Have you found yourself wondering about the Newfoundland Lab Mix?
Would one be the right addition to your household?
You’re in luck!
In this article, we’ll explore everything you need to know regarding the Newfoundland x Labrador Mix.
So what exactly is a Newfoundland Lab Mix dog?
The Newfoundland Lab Mix is the offspring of a purebred Newfoundland dog and a purebred Labrador Retriever.
In the dog world, the Newfoundland Lab Mix is known as a crossbreed.
So What is a Crossbreed?
A crossbreed, sometimes referred to as a “designer dog” or a “hybrid dog,” is the offspring of two purebred parents, such as the Newfoundland and the Labrador.
Designer Dog Controversy
While some support crossbreeding and insist there are benefits to breeding two different purebreds, others disagree.
For example, some experts consider crossbreeds and mutts to be one and the same.
Others insist that mutts share a lineage of several different breeds. Crossbreeds are the descendants of only two purebred parents.
More importantly, many supporters claim crossbreeding can be a solution to the generational health problems that have increasingly overwhelmed purebred dogs during the last few centuries.
However, others say that genetic defects can be just as prevalent in crossbred dogs.
You can learn more about the controversies of crossbreeding here.
Regardless of where you personally stand on the issue of crossbreeding, there is one thing experts seem to agree on…
When deciding to add a new dog to your household, always do as much research on the desired breed—or crossbreed—as possible!
Origin of the Newfoundland Labrador Mix
Because crossbreeding is still a relatively new experience, the origin of the Newfoundland Lab Mix is mostly unknown.
However, both of his purebred parents have fascinating histories worth digging into!
Let’s begin with the Newfoundland.
Origin of the Newfoundland
The Newfoundland dog is a part of the Mastiff family.
He originated in Newfoundland, a large Canadian island off the east coast of the North American mainland.
He is believed to be descended from the St. John’s Dog, which was a breed indigenous to the island.
The Newfoundland was officially recognized by the American Kennel Club (AKC) in 1886.
The Newfoundland is a massive dog, mostly bred for working.
Because of his large stature, he was extremely useful in hauling heavy fishnets and pulling carts.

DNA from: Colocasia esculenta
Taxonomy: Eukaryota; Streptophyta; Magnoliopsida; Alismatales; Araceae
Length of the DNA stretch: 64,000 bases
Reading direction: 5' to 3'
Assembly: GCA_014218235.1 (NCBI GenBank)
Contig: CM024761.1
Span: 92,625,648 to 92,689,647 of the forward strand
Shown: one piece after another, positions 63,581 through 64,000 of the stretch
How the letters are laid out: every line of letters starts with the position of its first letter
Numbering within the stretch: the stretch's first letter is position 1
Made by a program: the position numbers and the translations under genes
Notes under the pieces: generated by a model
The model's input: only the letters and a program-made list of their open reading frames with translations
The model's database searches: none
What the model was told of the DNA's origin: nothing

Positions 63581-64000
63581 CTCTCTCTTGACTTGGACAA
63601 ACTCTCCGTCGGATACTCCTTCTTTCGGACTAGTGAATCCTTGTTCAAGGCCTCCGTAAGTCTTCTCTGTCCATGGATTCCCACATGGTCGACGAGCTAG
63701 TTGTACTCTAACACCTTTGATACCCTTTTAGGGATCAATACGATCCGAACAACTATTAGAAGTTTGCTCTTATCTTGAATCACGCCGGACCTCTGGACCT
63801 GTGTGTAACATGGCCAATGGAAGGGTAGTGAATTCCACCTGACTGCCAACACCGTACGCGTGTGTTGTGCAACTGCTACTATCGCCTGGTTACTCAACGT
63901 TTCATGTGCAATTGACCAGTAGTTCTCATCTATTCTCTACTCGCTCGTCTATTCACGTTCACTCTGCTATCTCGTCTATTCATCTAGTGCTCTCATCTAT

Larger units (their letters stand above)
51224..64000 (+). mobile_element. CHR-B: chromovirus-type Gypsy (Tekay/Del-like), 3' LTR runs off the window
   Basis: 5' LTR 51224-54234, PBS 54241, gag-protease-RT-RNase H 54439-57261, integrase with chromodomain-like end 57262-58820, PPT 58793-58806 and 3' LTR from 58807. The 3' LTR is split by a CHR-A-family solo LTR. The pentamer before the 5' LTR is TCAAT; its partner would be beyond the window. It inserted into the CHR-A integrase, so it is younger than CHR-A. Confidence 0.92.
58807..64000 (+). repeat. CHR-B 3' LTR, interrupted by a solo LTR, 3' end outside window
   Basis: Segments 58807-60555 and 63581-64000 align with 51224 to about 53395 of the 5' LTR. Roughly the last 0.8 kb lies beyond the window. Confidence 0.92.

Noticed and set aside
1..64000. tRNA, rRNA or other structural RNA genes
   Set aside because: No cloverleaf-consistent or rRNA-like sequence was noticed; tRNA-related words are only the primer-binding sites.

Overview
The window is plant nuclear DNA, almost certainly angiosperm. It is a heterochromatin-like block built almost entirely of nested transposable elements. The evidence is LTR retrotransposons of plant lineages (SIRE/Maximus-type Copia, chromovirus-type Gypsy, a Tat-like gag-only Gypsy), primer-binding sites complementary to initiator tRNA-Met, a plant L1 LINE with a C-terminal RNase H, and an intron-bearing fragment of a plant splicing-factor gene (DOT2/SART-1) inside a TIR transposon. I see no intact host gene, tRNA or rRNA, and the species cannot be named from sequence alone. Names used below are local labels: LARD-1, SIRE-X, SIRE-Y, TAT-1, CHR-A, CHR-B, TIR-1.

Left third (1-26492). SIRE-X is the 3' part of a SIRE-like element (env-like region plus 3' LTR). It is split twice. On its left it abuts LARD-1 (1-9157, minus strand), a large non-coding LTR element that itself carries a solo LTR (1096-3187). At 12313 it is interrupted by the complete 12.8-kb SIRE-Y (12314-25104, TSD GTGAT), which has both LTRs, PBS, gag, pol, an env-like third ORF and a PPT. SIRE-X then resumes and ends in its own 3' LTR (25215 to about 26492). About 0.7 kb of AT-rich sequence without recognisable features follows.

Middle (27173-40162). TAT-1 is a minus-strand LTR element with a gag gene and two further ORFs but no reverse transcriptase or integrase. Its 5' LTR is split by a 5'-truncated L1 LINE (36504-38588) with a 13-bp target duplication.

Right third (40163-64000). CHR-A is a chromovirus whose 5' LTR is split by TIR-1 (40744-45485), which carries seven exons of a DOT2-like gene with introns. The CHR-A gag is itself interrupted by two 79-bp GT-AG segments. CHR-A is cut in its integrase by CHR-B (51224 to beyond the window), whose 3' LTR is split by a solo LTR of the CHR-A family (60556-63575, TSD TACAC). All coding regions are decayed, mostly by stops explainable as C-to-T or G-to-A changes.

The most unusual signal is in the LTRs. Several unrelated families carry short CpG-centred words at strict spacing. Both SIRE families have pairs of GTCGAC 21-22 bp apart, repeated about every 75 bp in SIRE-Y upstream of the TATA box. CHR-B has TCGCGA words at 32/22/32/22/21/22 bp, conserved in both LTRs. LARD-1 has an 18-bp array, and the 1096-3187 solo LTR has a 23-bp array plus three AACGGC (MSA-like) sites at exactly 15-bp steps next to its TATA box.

There are many stories in the Newfoundland’s history telling of his bravery and courage, describing his lifesaving adventures and exploits.
In fact, a black Newfoundland named Seaman is said to have accompanied Lewis and Clark on their voyage to America!
So what about the Labrador? Is his history as valiant?
Origin of the Labrador
Much like his Newfoundland counterpart, the Labrador originated from the Canadian island of Newfoundland in the early 1500s.
Still, the name “Labrador Retriever” did not become commonly used in England until 1870.
The Lab was officially recognized by the AKC in the United States in 1917.
Today he sits at number one as America’s most popular dog breed!
The Labrador is mainly bred for hunting, but is best known to be a devoted companion to his human counterparts.
The Lab enjoys a good day’s work.
They can often be seen working narcotics detection with K9 officers or even guiding search-and-rescue missions.
Labs can also make excellent guide dogs for the blind.
Temperament of the Labrador Newfoundland Mix
Because the Newfoundland Labrador Mix is a crossbreed, it is difficult to determine what type of temperamental traits he could inherit.
By looking into the behavioral traits of the Newfoundland and the Labrador, we will be able to get a general idea of what the Lab and Newfoundland Mix temperament could be.
The Newfoundland is a gentle giant, known for his devotion and sweet nature.
He is excellent with children and is eager to please.
Still, it is best he is supervised around other dogs and family pets until they have been properly introduced.
The Newfoundland is an intelligent dog with a slightly independent streak.
Because of his loyalty and keenness to please, he is easily trainable.
Labrador Retriever Temperament
The Labrador is a famously intelligent dog, who is also eager to please and therefore easy to train.